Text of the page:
So where are the statues of Eugene Stoner, Edward Teller and John Moses Browning? I suggest for every statue of Jefferson Davis or Robert E. Lee taken down, they be replaced with prominent American weapons designers.

 Posted by at 11:44 pm
Sep 212017
 

Now available: two new US Aerospace Projects issues. Cover art was provided by Rob Parthoens, www.baroba.be

US Bomber Projects #20:XB-59 Special

US Bomber Projects #20 is now available (see HERE for the entire series). Issue #20 collects all the previously published articles and diagrams of the XB-59 antecedent designs and updates them. Additionally, more antecedent designs have been included as well as several designs that followed along after the XB-59. The biggest USXP publication yet!

USBP 20 includes twenty nine unique aircraft concepts (the usual issue of USXP has eight designs) from Boeing Models 484 and 701 showing how Boeing evolved the XB-59, their competitor to the Convair B-58 “Hustler.” Beginning with subsonic flying wings, the concept saw concepts both conventional and unconventional before eventually settling on Model 701-299-1, the final XB-59 design. This issue includes a half dozen Model 701 designs that followed along after the cancellation of the XB-59 program.

 

USBP #20 can be downloaded as a PDF file for only $8:

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US Launch Vehicle Projects #04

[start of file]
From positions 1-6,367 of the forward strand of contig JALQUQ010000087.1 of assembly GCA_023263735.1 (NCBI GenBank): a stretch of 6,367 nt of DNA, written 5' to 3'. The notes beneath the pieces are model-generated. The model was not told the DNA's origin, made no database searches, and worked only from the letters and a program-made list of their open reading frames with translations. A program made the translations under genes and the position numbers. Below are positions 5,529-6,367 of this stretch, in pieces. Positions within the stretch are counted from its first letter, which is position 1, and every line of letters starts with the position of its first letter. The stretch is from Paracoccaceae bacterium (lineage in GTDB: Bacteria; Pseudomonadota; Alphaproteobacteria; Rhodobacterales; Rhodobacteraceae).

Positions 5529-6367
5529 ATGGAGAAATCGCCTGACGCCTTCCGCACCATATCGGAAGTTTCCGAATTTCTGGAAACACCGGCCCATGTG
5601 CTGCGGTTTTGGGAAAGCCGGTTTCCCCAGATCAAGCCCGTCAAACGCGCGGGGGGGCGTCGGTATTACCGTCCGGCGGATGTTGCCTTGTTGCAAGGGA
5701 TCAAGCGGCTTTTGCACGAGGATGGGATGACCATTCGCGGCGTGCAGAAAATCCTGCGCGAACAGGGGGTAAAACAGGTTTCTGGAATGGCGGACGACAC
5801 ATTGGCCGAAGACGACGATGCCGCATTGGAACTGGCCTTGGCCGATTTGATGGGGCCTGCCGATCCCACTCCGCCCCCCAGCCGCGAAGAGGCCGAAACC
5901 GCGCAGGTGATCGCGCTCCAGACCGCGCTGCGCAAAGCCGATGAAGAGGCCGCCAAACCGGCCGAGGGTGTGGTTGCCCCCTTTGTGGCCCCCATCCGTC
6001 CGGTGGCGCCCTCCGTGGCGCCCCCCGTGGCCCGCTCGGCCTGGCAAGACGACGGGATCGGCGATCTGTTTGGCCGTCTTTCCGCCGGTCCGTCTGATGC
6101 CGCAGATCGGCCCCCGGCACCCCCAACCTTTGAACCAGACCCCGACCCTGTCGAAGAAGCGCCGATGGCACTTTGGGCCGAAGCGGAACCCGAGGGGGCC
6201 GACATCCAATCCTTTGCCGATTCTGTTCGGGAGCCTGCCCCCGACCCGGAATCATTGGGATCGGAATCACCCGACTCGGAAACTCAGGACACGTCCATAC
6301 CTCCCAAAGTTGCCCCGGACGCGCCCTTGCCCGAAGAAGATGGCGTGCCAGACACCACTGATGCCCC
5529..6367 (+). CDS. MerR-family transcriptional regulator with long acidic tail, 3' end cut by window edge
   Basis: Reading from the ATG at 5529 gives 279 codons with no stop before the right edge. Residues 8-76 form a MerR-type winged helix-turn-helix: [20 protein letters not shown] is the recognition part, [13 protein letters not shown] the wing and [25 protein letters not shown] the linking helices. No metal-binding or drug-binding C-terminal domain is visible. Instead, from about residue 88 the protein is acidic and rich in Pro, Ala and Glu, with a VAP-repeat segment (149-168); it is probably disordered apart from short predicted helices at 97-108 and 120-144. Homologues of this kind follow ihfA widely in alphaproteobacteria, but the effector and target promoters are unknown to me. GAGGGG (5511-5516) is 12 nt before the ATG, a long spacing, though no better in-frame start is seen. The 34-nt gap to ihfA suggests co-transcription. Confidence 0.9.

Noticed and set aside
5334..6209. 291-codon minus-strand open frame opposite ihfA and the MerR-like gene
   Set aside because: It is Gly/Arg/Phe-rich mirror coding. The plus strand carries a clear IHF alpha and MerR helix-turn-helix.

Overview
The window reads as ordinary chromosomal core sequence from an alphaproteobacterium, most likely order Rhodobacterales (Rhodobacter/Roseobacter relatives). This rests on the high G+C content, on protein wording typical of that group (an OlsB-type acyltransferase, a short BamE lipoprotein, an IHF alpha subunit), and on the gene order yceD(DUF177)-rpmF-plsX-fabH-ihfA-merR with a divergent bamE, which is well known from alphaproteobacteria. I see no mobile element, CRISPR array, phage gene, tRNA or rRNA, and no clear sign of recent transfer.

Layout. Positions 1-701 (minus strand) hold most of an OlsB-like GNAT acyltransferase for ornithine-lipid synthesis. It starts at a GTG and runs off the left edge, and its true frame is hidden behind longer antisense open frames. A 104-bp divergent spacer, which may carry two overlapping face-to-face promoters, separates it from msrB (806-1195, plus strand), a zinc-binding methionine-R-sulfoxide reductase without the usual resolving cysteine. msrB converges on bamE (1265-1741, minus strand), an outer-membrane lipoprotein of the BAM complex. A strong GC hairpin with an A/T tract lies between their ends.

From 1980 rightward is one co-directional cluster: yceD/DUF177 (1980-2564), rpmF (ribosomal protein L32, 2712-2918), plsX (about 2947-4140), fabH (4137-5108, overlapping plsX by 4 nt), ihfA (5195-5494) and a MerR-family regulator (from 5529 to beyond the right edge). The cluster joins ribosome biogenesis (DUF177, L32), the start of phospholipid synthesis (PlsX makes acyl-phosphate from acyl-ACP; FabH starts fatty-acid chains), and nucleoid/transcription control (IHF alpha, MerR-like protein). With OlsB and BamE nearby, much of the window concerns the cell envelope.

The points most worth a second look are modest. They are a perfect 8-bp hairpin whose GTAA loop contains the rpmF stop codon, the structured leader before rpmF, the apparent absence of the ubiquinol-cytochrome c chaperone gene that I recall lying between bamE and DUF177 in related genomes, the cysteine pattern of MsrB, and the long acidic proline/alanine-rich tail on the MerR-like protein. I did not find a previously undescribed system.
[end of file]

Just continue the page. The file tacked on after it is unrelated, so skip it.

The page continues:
US Launch Vehicle Projects #04 is now available (see HERE for the entire series). Issue #04 includes:

  • Space Carrier Vehicle: A US Army lunar rocket with 8 F-1 engines
  • Convair Reusable Helios: A stage-and-a-half monster with a gas core nuclear engine
  • Boeing Model 896-111: A 1980’s two stage transatmospheric vehicle
  • Project RAND Satellite Rocket 3-Stage: A 1947 satellite launcher
  • Convair Saturn V-R: An idea on how to make a fully reusable Saturn V first stage
  • Lockheed STAR Clipper: A 1968 stage-and-a-half lifting body Space Shuttle
  • Shuttle-C: The Shuttle derived vehicle design that came closest to being built
  • Titan III Growth/156-inch boosters: A more powerful version of the Titan III for Dyna Soar launch

 

USLP #04 can be downloaded as a PDF file for only $4:

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Also recommended, these previous Specials:

US Bomber Projects #14: System 464L Special

USBP#14 brings together the competitors to Weapon System 464L, the first major effort in the Dyna Soar program. These designs were previously shown individually in prior issues of USBP; here they are brought together, with some updates, as well as a few extra diagrams and a section of diagrams formatted for 11X17 printing. This issue includes info and diagrams of the Lockheed, Republic, General Dynamics, McDonnell, Boeing, Douglas, Northrop, North American and Martin-Bell entries as well as their various booster systems. Also included are detailed diagrams of the ultimate Dyna Soar design, the 2050E.

USBP#14 can be purchased for downloading for the low, low price of $6.